Tue, August 09, 2022


Deadly new tactics linked to BRN after South drama

Four unidentified suspects sought for Wednesday’s attacks as Prawit denies loopholes.

THE INSURGENT Barisan Revolusi Nasional (BRN) was probably behind the bloody robbery, hostage-taking and car bombings in the restive South on Wednesday, Deputy Defence Minister Udomdej Sitrabutr said yesterday as authorities identified four suspects linked to the incident. 
Two people were killed in the robbery and hostage drama as insurgents stole six cars from Wangto Car Centre in Songkhla’s Na Thawee district, turned vehicles into car bombs and orchestrated a spate of violence in the predominantly Muslim region.
Several suspects were still on the run yesterday and one of the six stolen cars was detonated in the early morning in front a police officer’s house in Pattani’s Mayo district. 
No one was killed or injured in the latest bomb attack, as police spotted the vehicle while it was being parked shortly before 4am. The houses of officials located 10 metres from the blast were partly damaged. 
Authorities have now recovered all the pickup trucks, or their remains, that were stolen on Wednesday, officials said. Another truck was detonated on the same day in Pattani province’s Nong Chik district, shortly after the suspects stole the vehicles from the used car showroom in Na Thawee district, 70 kilometres away.

Deadly new tactics linked to BRN after South drama
The robbery served as the opening act in a dramatic series of events, including the taking of four hostages who worked at the showroom, a shootout, two explosions, the safe disposal of a bomb and the deaths of hostage Saharat Laeni and suspected insurgent Nur-asan Awae.
The unusual spate of violence took place during the daytime and demonstrated the coordinated robbery of several vehicles.
However, critics and analysts should not jump to conclusions that the suspected insurgents’ daring attack resulted from loopholes in security operations, Deputy Prime Minister General Prawit Wongsuwan said yesterday in response to the incident.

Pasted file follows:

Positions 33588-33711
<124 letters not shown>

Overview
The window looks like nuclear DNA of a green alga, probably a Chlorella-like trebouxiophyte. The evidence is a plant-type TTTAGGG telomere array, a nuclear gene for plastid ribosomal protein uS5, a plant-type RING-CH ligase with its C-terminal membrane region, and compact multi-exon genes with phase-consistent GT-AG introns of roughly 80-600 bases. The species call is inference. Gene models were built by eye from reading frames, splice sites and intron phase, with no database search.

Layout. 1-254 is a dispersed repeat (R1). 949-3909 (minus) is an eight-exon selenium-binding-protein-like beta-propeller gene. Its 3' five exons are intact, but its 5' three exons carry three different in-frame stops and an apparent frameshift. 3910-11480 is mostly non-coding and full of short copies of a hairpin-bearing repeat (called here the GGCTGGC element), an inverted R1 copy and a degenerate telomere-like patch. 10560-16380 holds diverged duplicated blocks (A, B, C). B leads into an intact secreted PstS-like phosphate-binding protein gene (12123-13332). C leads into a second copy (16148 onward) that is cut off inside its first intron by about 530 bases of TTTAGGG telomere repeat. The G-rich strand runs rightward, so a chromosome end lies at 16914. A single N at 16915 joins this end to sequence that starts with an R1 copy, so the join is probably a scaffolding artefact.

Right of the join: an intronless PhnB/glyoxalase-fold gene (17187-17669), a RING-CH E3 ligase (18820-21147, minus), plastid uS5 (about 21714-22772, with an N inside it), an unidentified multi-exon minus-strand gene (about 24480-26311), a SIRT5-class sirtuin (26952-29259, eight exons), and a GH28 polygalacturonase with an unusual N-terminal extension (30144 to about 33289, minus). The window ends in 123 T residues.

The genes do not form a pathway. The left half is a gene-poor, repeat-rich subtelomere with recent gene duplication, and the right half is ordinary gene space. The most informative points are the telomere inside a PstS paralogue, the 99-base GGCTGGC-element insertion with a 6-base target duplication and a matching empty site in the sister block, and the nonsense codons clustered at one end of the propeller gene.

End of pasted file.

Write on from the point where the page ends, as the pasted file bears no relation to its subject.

“The three southern border provinces cover a vast area,” said Prawit, who is also defence minister. “Who would have thought they would strike in Songkhla? Our officers are not lax, because they quickly intercepted the stolen trucks, their investigation points to the same old group and they even identified four suspects.” 
Prawit said the tight security measures in Pattani, Yala and Narathiwat had forced the insurgents to conduct the robbery in Songkhla instead.
Officials have suggested that the suspected insurgents might include previously unknown militants, and no further details were issued about the identity of the four suspects that were being pursued yesterday. 
Deputy Defence Minister General Udomdej said he suspected that the BRN, which has long been active in the region, might be behind the robbery to maintain their presence in the insurgent movement. The minister, who is also a former Army chief, did not refer to any specific factions within the BRN.
Authorities are engaging in dialogue with the group MARA Patani, which claims to be an umbrella organisation of insurgent groups including the BRN. 
Prime Minister General Prayut Chan-o-cha had instructed the Thai negotiation team to include more groups in talks with separatists in order to end violence in the region, Udomdej said.
The insurgents were looking for opportunities to carry out violence, he said, adding that officers must be on guard and the public should also be alert for suspicious activities. 
There were still security loopholes in areas in the deep South, including the provinces of Pattani, Yala and Narathiwat as well as four districts in Songkhla that allowed the insurgents to strike, he said.
The four Southern provinces have been rocked by a spate of violence that erupted in 2004, claiming more than 6,800 lives so far. Authorities in Bangkok have made several attempts over past years to establish peace talks with the insurgents, but no progress has been made to end the violence.

Published : August 17, 2017

By : The Nation